While a few of the big factories like ABB have their own treatment plants and are able to limit the environmental damage caused by their discharge, the smaller units are unable to do so.
Proper waste disposal also means an increase in the cost of production which many businesses want to avoid.
Ramesh S, the owner of Lathika Papers which manufactures paper bags, informed that trying to reduce the wastage of raw material during production leads to increased costs. Ramesh said: “We procure around 60 tonnes of raw paper from Delhi. Out of this, three to five tonnes get wasted during the process of manufacturing. “We produce 20 lakh bags in a month, if we try and optimize our process we might reduce the wastage and increase the production but we’ll also increase our costs. I’d prefer to save money.”
But a few firms have still managed to ensure that their waste disposal methods reduce the harm caused to environment.
Fricon Industrial Oils has mastered its oil blending technique to an extent where its waste disposal does not harm the environment. “We blend different types of oils in a way that does not produce any hazardous waste. As a result, we’ve been put in the Green category by the Karnataka State Pollution Control Board,” said Amrutesh.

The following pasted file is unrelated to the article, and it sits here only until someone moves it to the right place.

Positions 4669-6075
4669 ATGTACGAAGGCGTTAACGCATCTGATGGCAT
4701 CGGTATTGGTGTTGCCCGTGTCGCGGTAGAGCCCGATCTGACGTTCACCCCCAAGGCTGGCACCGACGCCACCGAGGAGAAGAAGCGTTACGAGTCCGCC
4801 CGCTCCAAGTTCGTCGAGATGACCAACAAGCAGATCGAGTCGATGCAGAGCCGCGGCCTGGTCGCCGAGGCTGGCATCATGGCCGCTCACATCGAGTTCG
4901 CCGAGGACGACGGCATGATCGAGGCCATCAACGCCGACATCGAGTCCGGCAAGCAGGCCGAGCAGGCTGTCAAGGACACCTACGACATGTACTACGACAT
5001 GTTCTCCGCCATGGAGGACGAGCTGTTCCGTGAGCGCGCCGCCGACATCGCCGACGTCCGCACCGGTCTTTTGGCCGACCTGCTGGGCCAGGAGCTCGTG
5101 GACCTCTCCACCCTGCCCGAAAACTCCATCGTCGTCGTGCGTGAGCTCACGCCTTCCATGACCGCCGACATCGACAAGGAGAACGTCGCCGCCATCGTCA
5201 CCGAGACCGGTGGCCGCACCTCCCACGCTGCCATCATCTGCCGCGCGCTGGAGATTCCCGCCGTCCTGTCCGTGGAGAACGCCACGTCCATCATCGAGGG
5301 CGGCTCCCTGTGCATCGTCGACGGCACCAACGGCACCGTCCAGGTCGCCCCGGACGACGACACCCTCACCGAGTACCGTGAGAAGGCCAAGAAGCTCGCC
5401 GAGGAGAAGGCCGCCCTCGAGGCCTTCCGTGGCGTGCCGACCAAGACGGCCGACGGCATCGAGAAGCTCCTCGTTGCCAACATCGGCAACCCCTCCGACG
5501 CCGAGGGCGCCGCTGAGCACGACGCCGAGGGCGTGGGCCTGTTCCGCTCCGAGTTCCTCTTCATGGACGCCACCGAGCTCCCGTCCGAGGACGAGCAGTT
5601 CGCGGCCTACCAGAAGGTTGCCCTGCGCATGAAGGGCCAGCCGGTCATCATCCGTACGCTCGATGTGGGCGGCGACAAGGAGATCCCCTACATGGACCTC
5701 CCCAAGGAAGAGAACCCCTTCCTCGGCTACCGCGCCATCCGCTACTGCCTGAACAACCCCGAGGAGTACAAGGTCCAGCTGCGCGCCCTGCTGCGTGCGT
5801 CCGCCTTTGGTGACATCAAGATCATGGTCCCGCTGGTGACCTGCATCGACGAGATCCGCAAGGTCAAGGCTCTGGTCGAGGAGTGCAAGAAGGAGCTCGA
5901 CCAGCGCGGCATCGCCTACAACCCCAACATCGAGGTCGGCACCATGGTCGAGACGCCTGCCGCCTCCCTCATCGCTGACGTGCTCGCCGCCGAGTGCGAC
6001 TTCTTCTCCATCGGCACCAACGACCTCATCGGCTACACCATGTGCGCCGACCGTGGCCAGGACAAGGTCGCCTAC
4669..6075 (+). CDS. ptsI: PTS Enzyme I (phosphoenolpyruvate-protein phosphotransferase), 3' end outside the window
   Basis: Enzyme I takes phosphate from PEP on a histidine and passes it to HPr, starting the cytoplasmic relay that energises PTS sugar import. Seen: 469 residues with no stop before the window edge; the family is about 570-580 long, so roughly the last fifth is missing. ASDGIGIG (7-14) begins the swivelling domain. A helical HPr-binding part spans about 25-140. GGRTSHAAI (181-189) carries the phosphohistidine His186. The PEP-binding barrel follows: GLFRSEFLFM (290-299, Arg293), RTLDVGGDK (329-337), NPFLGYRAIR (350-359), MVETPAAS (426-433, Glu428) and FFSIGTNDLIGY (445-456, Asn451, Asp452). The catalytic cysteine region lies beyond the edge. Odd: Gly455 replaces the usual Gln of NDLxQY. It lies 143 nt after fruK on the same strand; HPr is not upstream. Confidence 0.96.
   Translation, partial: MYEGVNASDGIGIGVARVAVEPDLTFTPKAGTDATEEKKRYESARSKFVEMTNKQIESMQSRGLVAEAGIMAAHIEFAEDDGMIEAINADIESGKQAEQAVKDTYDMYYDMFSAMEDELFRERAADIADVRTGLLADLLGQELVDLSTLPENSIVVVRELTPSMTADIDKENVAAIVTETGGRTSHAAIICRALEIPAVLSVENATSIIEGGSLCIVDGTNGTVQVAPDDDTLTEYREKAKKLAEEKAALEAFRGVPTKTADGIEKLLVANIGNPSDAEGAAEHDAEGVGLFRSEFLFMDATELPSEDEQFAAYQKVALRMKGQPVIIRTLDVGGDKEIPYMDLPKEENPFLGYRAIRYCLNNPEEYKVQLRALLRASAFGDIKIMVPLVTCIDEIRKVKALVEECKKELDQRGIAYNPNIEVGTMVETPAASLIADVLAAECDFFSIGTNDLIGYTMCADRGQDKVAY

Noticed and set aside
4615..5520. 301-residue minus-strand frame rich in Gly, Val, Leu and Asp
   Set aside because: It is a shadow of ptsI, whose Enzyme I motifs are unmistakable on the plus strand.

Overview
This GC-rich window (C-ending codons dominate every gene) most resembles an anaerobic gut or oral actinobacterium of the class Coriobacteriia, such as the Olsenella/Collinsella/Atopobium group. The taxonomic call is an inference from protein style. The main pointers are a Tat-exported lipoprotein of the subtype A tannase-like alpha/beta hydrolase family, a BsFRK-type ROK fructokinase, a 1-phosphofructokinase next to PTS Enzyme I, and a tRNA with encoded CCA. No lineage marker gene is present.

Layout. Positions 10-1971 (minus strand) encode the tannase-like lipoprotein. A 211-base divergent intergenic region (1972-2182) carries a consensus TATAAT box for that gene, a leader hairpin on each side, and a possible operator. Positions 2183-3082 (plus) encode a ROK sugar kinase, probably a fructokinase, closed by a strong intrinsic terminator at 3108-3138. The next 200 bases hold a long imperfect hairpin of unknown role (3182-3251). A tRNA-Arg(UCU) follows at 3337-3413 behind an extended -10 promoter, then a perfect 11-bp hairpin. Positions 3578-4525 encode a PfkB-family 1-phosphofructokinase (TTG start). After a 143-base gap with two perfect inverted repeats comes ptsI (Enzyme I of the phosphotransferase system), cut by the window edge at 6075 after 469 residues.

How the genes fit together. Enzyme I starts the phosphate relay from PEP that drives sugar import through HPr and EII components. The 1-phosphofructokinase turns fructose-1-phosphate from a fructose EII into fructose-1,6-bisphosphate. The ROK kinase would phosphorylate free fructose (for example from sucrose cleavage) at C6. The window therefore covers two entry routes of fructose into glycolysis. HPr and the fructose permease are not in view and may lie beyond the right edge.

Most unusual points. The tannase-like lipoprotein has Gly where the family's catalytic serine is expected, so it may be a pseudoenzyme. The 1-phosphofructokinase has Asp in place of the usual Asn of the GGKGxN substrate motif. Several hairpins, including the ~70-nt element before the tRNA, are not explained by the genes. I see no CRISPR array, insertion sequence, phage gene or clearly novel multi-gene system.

Similarly, Synpack has reduced the amount of hazardous waste produced by installing a plastic reprocessing plant. Nagaraj Nayak, the Quality Assurance Manager informed: “We get close to 10-15% of our total plastic production from the reprocessing plant. It gives a boost to our sales.”
In this criteria too, there is a clear difference between what bigger manufacturing units do and what the smaller ones do. On one hand, the micro and medium scale units which do not have huge energy demand, do not find it feasible to incur huge costs in implementing eco-friendly techniques/sources for getting energy. On the other, the bigger units have not applied these methods due to some reason or other.
“We use 860 units of electricity per month. This is nothing when compared to other big factories. Setting up solar panels will not be feasible for us,” said Amrutesh from Fricon Oils.